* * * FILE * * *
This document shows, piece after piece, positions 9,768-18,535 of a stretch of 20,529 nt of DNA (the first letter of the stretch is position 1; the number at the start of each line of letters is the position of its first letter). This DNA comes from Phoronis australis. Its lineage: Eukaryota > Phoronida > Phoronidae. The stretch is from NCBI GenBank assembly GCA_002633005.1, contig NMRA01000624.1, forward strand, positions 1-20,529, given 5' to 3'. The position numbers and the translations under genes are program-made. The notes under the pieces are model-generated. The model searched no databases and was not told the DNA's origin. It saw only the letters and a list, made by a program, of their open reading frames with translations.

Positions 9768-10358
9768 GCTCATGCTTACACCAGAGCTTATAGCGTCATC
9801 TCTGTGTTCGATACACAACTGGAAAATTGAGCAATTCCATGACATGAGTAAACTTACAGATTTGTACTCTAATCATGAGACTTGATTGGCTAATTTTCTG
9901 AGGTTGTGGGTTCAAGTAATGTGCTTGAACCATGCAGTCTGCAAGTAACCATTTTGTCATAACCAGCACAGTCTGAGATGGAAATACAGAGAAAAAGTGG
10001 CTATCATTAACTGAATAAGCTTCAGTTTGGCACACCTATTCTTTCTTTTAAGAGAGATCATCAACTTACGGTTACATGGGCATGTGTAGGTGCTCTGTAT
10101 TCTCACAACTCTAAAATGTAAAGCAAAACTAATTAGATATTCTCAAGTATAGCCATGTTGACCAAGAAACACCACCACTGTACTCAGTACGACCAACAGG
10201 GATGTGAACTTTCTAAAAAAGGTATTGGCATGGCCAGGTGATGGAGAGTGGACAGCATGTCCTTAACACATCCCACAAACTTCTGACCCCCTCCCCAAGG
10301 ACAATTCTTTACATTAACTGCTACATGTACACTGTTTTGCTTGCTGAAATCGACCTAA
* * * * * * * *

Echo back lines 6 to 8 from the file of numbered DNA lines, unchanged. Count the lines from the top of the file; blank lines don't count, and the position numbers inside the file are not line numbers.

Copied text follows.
10001 CTATCATTAACTGAATAAGCTTCAGTTTGGCACACCTATTCTTTCTTTTAAGAGAGATCATCAACTTACGGTTACATGGGCATGTGTAGGTGCTCTGTAT
10101 TCTCACAACTCTAAAATGTAAAGCAAAACTAATTAGATATTCTCAAGTATAGCCATGTTGACCAAGAAACACCACCACTGTACTCAGTACGACCAACAGG
10201 GATGTGAACTTTCTAAAAAAGGTATTGGCATGGCCAGGTGATGGAGAGTGGACAGCATGTCCTTAACACATCCCACAAACTTCTGACCCCCTCCCCAAGG